A Day in Nature’s Garden
Hey everyone! It’s Michael, for those of you that don’t know Lacy and me personally I will be making an introduction post here soon.
So, as you may know, I recently underwent shoulder surgery and thus I am out of work for a little while. So far day one of being home by myself all day has been more torturous than I thought it was going to be. However, I did find one ray of sunshine in an otherwise wet and cloudy day (speaking both literally and figuratively here).
After a few too many hours spent cooped up inside playing old school Zelda, I glanced up and noticed that the rain had finally relented and decided to don my sling and go for a walk around Odinskeep (the name I have given the land on which our house, Brigit’s Hearth, sits). So I walked a bit in the back yard, saying my hellos to the several varieties of oaks and the large Black Walnut (Juglans nigra). I checked the Walnut (whom you should help name) for any signs of fruit only to see that the hot year has delayed the nuts from forming past buds so far. I also looked over the wild grape vines (Vitis rotundifolia) that surround the old Walnut to find that all the grapes had been plucked off in the early stages by the birds, squirrels and our two wild rabbits, somewhat disappointing. So I continued my walk.
Now, Odinskeep is bordered in the back by thicket of Oak and Pine woods and today I decided to take a look around. Immediately after stepping in I found myself on a path that, based upon the tracks, is frequented by deer, a cat and what appeared to be a raccoon. I followed the wandering paths back to an old fence and then I turned back, intending to go back the way I came. But then I saw another path and a cardinal flying along it, so I followed him. Soon I found myself in a small clearing, staring up at the towering trees all around me. As I turned to leave I noticed the thing I should have noticed first, a massive tangle of Muscadine vines extending easily 15 feet (about 5 meters) up and hanging thick with ripe juicy grapes! So, like any sane person, I gathered the few bunches that I could without fearing the safety of my newly patched up arm, thanked Dionysus and the local land spirits for leading me and left. As I left I found myself surrounded by birds: titmice (Baeolophus bicolor), cardinals and chickadees.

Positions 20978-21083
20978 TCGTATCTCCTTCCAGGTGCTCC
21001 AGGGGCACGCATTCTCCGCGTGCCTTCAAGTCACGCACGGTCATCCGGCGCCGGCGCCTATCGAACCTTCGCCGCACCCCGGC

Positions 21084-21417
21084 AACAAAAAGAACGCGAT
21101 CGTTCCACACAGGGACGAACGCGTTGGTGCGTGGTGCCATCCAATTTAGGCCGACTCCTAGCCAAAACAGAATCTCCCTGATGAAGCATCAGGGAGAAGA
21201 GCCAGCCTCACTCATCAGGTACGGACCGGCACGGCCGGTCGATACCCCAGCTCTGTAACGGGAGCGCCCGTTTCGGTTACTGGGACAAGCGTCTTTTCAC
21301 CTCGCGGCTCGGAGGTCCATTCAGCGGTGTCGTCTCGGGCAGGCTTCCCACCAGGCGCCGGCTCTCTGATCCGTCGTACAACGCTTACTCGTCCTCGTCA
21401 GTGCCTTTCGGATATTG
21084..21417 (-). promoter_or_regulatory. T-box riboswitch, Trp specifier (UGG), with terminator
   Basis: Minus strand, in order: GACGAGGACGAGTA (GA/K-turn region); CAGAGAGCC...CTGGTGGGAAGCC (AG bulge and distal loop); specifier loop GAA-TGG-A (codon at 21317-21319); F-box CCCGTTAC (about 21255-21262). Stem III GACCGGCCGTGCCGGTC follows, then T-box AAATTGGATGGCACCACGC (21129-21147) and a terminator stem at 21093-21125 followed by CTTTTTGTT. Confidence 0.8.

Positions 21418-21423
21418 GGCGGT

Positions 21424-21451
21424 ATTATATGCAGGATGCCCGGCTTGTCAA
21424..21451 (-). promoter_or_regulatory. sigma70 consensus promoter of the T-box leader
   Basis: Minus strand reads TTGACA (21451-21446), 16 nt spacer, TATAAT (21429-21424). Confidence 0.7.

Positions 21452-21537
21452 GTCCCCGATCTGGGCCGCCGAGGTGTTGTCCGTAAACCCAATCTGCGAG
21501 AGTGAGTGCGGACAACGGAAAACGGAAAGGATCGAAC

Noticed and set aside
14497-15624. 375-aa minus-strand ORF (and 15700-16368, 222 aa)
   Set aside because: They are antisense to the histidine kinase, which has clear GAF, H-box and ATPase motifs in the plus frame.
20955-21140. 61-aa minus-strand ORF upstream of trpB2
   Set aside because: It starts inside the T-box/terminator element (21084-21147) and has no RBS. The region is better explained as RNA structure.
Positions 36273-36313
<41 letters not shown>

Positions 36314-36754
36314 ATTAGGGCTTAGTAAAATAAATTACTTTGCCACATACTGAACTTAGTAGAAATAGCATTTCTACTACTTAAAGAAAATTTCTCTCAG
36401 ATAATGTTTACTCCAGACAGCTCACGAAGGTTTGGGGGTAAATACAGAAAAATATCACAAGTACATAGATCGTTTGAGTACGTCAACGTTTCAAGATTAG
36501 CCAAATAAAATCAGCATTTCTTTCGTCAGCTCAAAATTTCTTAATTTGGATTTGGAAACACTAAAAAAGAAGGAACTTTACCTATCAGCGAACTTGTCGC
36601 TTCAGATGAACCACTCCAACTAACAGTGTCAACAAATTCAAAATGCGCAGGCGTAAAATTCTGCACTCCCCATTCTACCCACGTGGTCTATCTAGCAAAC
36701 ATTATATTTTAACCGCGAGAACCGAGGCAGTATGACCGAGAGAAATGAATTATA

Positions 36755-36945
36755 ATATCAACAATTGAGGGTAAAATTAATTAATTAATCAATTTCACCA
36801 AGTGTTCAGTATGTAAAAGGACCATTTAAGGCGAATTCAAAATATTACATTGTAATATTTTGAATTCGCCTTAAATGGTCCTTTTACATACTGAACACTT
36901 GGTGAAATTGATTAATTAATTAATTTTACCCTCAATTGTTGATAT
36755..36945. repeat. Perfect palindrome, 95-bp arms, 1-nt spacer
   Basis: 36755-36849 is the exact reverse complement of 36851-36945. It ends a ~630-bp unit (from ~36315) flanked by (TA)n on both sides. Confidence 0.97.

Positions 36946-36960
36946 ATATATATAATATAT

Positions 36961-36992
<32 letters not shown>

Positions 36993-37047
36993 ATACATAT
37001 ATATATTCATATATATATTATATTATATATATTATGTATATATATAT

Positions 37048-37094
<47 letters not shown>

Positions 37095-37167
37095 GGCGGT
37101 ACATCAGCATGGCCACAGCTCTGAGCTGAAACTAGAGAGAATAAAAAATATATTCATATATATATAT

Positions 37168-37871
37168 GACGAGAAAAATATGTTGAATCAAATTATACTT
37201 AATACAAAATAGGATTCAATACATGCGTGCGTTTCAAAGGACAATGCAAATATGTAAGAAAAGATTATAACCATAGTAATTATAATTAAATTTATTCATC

As I left, encouraged by my find I decided to pluck a few leaves from a few of the Basil plants that survived the hot, dry few months in which we planted and then the monsoons that followed. One of these leaves I “sacrificed” to our rabbit Caledfwlch and the other I gave to our Laxmi murti (embodiment of deity), since Holy Tulsi is sacred to her.
I also grabbed a handful of Patchouli leaves from our Patchouli “tree” which is the only thing that has thrived in the crazy weather we’ve been having.
All and all it was a pretty good haul.